As he prepared to fly to Brussels for an emergency meeting of NATO, Brende on Monday underlined the organization's support for a united Ukraine.
"Through its military actions in the Crimea, and threats of further use of military force, Russia is breaking its basic treaty obligations under the UN Charter, the OSCE, the Council of Europe and the NATO-Russia Council," he said. "It is an important signal that NATO Council today expressed support for Ukraine's territorial integrity and sovereignty."
Brende's comments followed an appeal for calm from Norway's Prime Minister Erna Solberg.
"It is important that everyone keeps calm and does nothing to ignite sparks that might aggravate the situation," she told Norway's TV2 channel on Sunday night. "We should have a unified Ukraine in the years to come."
Russian troops by Sunday evening had seized complete operational control of Ukraine's Crimea peninsular, in what UK foreign secretary William Hague described on Monday as the "biggest crisis in Europe in the 21st Century".
The occupation started on Thursday when Russian troops seized the parliament building in the Crimean capital of Simferopol, replacing the region's sitting prime minister with the leader of a pro-Russian party, after which the estimated 6,000 additional Russian troops moved into the region last week have consolidated its position.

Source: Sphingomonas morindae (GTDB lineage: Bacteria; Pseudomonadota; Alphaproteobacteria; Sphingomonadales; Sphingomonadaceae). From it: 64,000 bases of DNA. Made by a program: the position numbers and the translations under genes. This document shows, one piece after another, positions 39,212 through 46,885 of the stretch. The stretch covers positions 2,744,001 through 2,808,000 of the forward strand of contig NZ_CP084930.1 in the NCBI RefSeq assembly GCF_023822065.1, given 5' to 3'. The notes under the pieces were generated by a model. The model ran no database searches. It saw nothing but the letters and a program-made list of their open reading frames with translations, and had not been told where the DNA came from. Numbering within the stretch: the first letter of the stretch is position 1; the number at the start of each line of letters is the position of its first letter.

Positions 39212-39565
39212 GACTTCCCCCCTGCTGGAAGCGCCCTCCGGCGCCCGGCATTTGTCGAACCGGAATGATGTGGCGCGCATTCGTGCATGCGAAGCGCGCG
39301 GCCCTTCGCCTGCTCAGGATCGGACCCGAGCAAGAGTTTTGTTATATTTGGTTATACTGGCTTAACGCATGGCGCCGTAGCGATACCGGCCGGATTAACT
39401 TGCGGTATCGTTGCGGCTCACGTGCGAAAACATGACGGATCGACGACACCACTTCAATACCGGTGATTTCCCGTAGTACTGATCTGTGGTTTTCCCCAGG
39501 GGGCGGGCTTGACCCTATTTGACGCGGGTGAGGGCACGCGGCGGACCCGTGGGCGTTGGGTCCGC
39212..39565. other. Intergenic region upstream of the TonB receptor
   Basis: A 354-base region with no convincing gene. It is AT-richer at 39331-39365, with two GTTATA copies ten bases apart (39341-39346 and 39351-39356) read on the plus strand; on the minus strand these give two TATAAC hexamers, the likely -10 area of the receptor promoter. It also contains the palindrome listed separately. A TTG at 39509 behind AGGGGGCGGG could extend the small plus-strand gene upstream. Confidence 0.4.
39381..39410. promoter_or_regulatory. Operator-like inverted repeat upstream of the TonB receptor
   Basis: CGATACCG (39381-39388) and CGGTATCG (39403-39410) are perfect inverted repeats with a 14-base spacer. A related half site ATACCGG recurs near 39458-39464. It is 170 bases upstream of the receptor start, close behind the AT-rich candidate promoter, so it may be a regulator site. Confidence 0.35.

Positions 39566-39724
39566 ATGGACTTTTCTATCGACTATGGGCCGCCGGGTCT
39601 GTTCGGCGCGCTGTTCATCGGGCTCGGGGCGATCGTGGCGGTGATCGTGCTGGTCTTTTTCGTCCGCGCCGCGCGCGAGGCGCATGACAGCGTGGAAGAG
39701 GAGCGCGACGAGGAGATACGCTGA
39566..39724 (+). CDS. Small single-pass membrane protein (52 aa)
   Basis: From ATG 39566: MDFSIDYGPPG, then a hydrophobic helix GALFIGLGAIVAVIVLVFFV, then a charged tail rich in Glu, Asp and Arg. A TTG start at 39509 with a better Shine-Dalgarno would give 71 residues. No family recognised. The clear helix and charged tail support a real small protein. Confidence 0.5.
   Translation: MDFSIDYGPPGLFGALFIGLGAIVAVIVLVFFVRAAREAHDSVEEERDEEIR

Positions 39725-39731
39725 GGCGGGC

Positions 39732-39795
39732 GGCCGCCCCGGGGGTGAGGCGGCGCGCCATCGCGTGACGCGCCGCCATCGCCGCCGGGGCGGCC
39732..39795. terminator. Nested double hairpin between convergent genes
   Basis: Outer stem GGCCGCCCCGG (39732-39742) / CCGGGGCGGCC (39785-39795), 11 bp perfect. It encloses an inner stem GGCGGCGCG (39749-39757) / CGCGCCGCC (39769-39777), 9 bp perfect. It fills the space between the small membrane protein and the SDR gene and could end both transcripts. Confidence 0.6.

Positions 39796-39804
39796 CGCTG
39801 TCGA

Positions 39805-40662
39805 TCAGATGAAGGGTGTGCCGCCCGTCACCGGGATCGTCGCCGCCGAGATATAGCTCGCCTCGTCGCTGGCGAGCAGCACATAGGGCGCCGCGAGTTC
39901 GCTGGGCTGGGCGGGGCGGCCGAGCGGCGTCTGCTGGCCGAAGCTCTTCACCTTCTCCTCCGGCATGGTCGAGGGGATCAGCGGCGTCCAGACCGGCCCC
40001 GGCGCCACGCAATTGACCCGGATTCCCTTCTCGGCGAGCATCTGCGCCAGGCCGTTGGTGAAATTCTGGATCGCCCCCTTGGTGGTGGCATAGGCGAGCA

Brende's Swedish counterpart Carl Bildt, on Monday drew parallels between the invasion and the events that led up to the First World War.
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"On the centenary of 1914, we are suddenly in a Europe of invasion, aggression and threats of massive use of military force," he wrote on Twitter, adding, "it's clearly a military occupation that is taking place."
On Monday, Russian President Vladimir Putin agreed to a proposal from German Chancellor Angela Merkel to begin a dialogue with the new Ukrainian government on how to stabilize the situation without it breaking into violence.